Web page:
Unit EX-702 comes back online when UV wavelengths activate its solar plating. Its optics are crusted with red dust; a low-powered system scan concludes that though its left arm is missing and there is excessive oxidation damage along its chassis and helmet, as well as a web spun from several arachnids (Nephila clavipes) now embedded in its servo stump, EX-702 is functional. Its operational protocols are intact.
This unit is programmed for the support of life and sapience.
Its databanks are semi-corrupted beyond basic functions and archived footage and base knowledge dumps. Attempts to access the ‘Net and reboot from a mobile hub fail with a repeated NO CONNECTION AVAILABLE alert. EX-702 lifts its remaining arm and scrapes dust away from its optics.
Operational Function 413: this unit will maintain self-preservation operations, including but not limited to the access of immediately available data to determine procedure, when it does not conflict with the preservation of homo sapiens’ survival.
EX-702 sits in the crater of what had been Newtonian Genetech Incorporated laboratories and HQ facility. Debris from the lab cakes the thick concrete and rusted iron walls. Its scanner matrix glitches with static-filled readouts and partially deteriorated unprocessed updates from microseconds before it was shut down.
Scientist voices agitated and unmodulated without appropriate safety masks. [STATIC] “—find survivors! Protect yourself!” [SHUT DOWN]
Something crackles against EX-702’s knee joints. Fibers, synthetic and organic—old HAZMAT suits shredded and woven around broken plywood and stripped copper wiring—shaped in a non-geometric design. Inside the structure sit three maroon and heather-brown eggs thirteen centimeters in length and six in diameter.
In 2007, I wrote a book. In 2010, I finished editing it*. Either this year or next, it’s going to be published**.
This is not a post about book contracts.
It’s a post about technology.
About a year and a half ago, I wrote a post about how fast data storage technology is expanding. My example was my USB drive, which holds eight hundred times as much data in something the size of my finger than my very first hard drive, which was about the size of half a frozen dinner.
This morning, I was catching up on my news feeds and I found another technological change that struck me.
You may already know that BlackBerry — once the bastion of corporate offices and enterprise e-mail systems everywhere — has recently been on the ropes. Their tablet wasn’t perfect when it came out, and you have to be perfect to compete with the iPad. Their first touch-screen phone wasn’t so great either. They don’t have an app store with even close to the number of offerings that Android and Apple do. And — let’s be honest here — BlackBerry devices just aren’t cool.
That’s now. In 2012. But in 2006, I got my first (and only) BlackBerry, and it was awesome. It was the precursor to the Pearl, the first one with a narrow keyboard, and I thought it was the best phone I’d ever have. I could text, e-mail, surf the web (in a limited fashion), read stories online, play games, use personalized ringtones and message sounds, and, well, if I wasn’t able to take pictures, that wasn’t a big deal, because I had a camera already, right?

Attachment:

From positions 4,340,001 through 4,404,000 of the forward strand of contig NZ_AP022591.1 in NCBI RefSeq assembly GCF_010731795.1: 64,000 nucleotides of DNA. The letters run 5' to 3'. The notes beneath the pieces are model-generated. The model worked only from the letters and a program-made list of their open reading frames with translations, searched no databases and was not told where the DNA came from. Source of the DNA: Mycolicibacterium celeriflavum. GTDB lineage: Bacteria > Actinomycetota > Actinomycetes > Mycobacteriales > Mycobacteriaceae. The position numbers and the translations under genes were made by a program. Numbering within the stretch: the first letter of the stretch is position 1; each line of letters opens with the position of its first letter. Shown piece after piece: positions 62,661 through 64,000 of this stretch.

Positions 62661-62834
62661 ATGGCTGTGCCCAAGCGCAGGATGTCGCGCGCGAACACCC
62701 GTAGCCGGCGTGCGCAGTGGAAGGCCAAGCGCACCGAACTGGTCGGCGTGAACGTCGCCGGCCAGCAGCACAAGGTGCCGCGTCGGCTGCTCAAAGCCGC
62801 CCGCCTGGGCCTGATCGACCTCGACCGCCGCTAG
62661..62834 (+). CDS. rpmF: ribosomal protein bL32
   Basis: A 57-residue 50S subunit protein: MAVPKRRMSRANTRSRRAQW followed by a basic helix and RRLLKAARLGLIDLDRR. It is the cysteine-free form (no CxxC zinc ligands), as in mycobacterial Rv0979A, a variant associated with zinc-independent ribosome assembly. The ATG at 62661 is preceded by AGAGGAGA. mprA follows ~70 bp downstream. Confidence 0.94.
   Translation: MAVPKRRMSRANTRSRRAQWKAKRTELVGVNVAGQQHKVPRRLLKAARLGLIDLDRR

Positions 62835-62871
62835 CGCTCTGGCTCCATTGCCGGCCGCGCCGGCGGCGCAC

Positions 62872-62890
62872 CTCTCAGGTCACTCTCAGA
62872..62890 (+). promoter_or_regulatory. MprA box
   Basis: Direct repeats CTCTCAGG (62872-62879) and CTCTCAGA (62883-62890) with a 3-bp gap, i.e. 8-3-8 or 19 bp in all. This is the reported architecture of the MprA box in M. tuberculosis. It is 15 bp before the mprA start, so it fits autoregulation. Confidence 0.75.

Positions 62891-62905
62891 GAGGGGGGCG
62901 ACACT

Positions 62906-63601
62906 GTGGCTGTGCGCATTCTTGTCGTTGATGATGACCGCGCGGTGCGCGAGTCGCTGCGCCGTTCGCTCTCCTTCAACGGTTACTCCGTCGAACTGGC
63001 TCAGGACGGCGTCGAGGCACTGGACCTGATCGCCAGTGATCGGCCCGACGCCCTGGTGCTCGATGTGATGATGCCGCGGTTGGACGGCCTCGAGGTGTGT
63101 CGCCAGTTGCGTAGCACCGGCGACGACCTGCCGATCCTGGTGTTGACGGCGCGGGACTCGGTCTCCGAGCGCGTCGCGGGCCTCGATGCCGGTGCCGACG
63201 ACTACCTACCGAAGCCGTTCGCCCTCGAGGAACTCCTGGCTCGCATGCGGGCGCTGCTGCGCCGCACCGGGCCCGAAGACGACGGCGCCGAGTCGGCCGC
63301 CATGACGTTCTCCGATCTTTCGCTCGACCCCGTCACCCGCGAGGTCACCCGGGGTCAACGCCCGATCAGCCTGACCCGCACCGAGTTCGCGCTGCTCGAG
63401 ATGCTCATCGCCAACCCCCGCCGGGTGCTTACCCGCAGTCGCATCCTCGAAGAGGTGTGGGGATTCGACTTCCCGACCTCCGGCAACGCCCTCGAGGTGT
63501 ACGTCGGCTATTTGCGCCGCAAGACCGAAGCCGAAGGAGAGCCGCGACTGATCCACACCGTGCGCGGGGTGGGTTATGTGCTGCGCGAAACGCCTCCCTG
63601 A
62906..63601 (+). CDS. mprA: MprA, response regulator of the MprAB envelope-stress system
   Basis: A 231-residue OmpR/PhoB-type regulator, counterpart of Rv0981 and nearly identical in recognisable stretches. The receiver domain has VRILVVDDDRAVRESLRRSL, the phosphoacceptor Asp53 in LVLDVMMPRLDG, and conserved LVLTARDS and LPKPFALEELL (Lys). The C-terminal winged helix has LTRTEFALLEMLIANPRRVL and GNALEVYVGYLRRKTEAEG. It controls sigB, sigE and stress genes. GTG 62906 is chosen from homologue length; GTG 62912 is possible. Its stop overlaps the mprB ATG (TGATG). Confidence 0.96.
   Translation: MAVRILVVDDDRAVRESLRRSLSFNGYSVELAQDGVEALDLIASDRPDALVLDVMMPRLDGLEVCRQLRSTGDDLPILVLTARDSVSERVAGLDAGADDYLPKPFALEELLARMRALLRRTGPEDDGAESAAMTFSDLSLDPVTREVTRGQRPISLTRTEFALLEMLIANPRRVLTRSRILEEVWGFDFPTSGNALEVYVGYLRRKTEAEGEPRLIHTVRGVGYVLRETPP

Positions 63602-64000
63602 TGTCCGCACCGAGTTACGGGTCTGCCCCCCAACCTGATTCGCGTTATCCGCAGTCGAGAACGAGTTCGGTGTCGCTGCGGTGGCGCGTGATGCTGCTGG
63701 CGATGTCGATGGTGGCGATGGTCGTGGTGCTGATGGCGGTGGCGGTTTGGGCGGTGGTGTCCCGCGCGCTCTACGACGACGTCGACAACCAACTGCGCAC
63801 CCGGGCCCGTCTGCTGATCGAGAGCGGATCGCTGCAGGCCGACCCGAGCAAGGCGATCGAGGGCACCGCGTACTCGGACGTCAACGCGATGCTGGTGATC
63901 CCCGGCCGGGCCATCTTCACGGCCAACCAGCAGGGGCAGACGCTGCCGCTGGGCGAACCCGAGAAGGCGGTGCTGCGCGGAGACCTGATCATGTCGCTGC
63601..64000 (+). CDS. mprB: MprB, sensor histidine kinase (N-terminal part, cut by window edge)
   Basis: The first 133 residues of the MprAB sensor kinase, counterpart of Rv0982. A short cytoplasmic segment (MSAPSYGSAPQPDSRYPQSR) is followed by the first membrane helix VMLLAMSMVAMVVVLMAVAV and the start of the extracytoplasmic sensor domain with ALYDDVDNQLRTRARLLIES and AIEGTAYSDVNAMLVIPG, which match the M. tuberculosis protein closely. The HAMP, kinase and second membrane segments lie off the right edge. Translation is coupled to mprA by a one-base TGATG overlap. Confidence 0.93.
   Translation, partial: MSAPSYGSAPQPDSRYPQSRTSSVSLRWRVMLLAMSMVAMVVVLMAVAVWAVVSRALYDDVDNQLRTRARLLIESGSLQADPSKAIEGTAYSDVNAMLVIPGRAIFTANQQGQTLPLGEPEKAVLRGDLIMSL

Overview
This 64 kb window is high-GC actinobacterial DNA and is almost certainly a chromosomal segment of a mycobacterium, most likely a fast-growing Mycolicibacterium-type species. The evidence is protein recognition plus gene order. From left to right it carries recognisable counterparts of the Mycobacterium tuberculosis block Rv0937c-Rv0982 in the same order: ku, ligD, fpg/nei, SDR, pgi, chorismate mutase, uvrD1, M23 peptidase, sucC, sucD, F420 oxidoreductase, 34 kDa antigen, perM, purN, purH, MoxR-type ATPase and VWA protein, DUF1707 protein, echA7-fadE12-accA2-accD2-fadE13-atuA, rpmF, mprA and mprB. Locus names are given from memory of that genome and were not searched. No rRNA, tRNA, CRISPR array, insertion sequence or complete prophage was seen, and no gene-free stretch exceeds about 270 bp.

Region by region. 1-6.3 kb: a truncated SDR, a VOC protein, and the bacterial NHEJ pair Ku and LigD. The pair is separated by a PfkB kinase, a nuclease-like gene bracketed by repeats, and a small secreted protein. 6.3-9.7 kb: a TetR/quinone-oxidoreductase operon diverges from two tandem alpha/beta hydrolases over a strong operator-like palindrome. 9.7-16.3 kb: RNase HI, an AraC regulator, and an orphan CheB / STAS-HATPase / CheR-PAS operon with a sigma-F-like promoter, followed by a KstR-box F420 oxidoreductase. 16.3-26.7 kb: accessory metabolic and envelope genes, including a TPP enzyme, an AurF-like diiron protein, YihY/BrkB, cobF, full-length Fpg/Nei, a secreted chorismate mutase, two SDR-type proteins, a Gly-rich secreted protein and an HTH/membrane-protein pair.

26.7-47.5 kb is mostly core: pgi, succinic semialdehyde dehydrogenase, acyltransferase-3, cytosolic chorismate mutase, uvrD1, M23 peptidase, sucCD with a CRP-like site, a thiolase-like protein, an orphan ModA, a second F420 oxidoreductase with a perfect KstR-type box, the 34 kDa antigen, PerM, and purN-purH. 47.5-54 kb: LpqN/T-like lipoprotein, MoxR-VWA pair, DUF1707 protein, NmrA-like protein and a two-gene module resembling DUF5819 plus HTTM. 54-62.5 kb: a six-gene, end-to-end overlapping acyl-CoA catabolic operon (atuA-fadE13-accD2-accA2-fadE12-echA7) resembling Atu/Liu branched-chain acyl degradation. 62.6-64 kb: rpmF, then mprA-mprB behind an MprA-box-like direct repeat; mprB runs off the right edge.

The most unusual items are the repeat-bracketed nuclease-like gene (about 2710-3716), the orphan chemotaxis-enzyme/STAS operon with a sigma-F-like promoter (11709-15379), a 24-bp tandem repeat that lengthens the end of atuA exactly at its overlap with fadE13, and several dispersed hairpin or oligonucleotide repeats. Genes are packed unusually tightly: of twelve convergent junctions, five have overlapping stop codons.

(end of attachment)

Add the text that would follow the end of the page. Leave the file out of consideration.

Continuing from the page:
In early 2007, I started writing a novel (as I mentioned a few paragraphs ago). Because my main character was kind of a tech-geek, I made sure she carried a BlackBerry and knew how to use it. I don’t know which one it was, but I’m sure it was a good one. It may even have been the one I had. The point is, by the time I finished the book in the summer of 2007, BlackBerry was still the standard by which I judged phones. Anyone who was anyone had a BlackBerry.
Of course, the iPhone happened shortly after that, and that was most definitely a game-changer.
Between the end of the writing period for the book and the time it’ll be released to the public, I’ll have gone through five cellphones. Five cellphones in five years.
My aforementioned BlackBerry.
The HTC Tilt/TyTn II, a monster phone that I would’ve kept if it hadn’t started crashing on me all the time.
An iPhone 3G.
A short-lived Samsung BlackJack — a capable enough device, intended to be a BlackBerry replacement, it was given to me at my old job. I didn’t think I needed it, since I already had an iPhone, but they wouldn’t pay for it so I had to carry two phones.
I’m writing another book right now, and my main character has a touchscreen device — either an iPhone or an Android; I’m not sure which. The point is, I’m being a little more vague because (a) I don’t know when I’m going to finish writing this book and (b) I don’t know when it’s going to be sold once I do. I like to be as accurate as possible when I write, which is why Sarah (in the 2007 book) had a BlackBerry, and which is also why Andrea (in the current book) rides very specific bus routes to get around town. I believe little details make a story better — not too many of them, but enough to let the reader know that the author really put some thought into every aspect of the story. Get the small details right, and people in general will believe you if you fudge the big ones***.
But I’m still amazed that, only five years after finishing the book, the device that I gave my main character because it was so freaking cool is now so out-of-date that literally only one person on my entire floor here at work actually has one.
Technology is moving faster than ever. We writers have to keep up with it.